6. Gain some perspective. What is the worst thing that can happen with your project? Visualize that. Now, was that really that bad of an outcome? It probably wasn't. Once you visualized your failure, did you still have the essentials in your life? I would guess that you did. In your visualization, were you embarrassed? Did you feel like a failure? Why? Those emotions, though very real, are choices-- you've allowed yourself to feel this way. Isn't it better to rob your future self of these sorrows by simply acknowledging their possibility now? Things are rarely as bad as we think they are and the really bad things are usually beyond our control anyway. Acknowledge that fact. Failure is an important part of life. (Here's more that I've written on negative visualization).
7. Take some friends on your journey. I have a few people who read and comment on my work before it goes into my committee. This is incredibly valuable, not just because it makes my work better, but because they are authentic readers, who are willing to offer biting criticism alongside encouragement, each where it is warranted. Pick wisely, though, as the people you bring on your journey need to believe in it and they must be willing to be honest.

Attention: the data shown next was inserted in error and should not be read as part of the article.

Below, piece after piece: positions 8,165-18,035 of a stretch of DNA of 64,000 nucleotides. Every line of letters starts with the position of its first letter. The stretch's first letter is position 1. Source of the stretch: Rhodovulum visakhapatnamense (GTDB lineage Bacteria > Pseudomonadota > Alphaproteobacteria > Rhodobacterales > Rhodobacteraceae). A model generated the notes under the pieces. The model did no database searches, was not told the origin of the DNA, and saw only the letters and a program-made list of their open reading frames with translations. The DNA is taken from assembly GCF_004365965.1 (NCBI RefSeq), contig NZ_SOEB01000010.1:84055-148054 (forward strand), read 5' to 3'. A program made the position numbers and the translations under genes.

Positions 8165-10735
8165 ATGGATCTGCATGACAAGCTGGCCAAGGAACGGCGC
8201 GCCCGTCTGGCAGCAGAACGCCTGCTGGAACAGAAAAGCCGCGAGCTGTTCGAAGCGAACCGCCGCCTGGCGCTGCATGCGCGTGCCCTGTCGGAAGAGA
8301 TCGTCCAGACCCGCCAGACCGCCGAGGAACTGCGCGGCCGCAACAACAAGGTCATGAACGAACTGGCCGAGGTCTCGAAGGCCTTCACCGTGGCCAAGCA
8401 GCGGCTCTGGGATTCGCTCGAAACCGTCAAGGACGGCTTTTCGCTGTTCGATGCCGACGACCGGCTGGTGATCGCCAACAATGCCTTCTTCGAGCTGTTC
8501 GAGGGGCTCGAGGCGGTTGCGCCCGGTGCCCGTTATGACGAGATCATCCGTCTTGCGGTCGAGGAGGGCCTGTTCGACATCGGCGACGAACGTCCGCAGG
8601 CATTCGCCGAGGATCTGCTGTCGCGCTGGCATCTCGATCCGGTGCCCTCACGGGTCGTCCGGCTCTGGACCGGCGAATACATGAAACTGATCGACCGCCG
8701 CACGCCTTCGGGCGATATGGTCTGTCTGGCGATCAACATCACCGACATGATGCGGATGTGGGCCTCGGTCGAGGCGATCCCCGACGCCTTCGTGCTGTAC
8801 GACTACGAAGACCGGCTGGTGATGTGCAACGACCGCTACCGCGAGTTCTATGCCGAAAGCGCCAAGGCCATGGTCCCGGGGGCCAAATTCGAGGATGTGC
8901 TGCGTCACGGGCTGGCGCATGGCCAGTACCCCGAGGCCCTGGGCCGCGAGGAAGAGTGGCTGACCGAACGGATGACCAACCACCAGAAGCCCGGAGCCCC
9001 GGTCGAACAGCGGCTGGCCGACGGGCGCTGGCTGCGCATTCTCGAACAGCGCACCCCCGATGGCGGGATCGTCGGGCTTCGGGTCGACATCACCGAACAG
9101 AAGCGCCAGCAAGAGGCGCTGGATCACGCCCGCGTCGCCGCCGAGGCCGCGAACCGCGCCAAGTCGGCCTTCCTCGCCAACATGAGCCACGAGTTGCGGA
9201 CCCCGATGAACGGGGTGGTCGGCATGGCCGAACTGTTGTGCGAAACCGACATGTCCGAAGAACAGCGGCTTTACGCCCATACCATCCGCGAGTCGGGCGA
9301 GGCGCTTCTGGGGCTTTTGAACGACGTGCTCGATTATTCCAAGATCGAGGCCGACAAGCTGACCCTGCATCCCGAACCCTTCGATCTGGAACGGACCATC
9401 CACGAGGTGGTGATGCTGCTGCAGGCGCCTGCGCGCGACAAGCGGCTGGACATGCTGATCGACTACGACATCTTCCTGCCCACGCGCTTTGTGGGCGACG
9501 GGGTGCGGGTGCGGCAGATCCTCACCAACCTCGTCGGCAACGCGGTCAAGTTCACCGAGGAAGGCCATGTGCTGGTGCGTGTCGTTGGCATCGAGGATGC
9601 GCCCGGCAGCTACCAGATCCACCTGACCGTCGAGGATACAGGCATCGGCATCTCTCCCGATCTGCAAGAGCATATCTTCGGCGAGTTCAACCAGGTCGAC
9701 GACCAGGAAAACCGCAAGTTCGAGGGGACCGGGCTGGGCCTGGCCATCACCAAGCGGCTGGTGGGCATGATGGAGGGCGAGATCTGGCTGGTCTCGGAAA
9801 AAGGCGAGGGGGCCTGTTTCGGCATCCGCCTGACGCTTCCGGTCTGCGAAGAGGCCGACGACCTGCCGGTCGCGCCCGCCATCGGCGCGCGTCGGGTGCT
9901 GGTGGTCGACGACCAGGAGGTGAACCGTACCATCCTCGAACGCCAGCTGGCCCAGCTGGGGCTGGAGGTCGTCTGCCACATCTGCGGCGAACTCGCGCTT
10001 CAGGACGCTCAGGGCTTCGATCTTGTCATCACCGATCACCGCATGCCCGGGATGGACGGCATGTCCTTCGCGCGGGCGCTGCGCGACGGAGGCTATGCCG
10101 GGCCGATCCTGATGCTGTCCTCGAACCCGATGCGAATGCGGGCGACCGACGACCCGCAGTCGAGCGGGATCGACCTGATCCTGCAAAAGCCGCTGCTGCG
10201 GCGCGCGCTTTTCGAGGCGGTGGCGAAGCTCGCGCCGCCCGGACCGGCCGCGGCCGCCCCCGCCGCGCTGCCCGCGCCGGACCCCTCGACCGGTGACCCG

8. Distractions are everywhere. Structure your environment and your project in a way that you avoid them. Is there something that always commands your attention, but you know is getting in the way of accomplishing your goals? If so, get rid of it. When it is time for me to write, I physically disconnect my Internet access. If I don't, I'll find it too easy to check email, see what's going on in the news, check Facebook, etc. Is TV eating up your time in the evenings? Cut your cable. If you are powerless against the distractions, you need to get them out of your life.
9. Prioritize. I'm beginning to understand better my own limits. Yours might vary, but I'm discovering that I can only do a few things well and perhaps only one thing very well. Figure out what you really want to accomplish and focus on that one thing and accept some risk with your other goals. If you can accomplish multiple difficult (and different) things simultaneously, then you are probably exceptional.
No doubt I'll learn a few more things over the course of the remaining months of my writing and over the upcoming years as I tackle new projects or challenges, as they emerge.
Is there anything you're setting out to accomplish? Anything else to add to the list? Let me know in the comments below!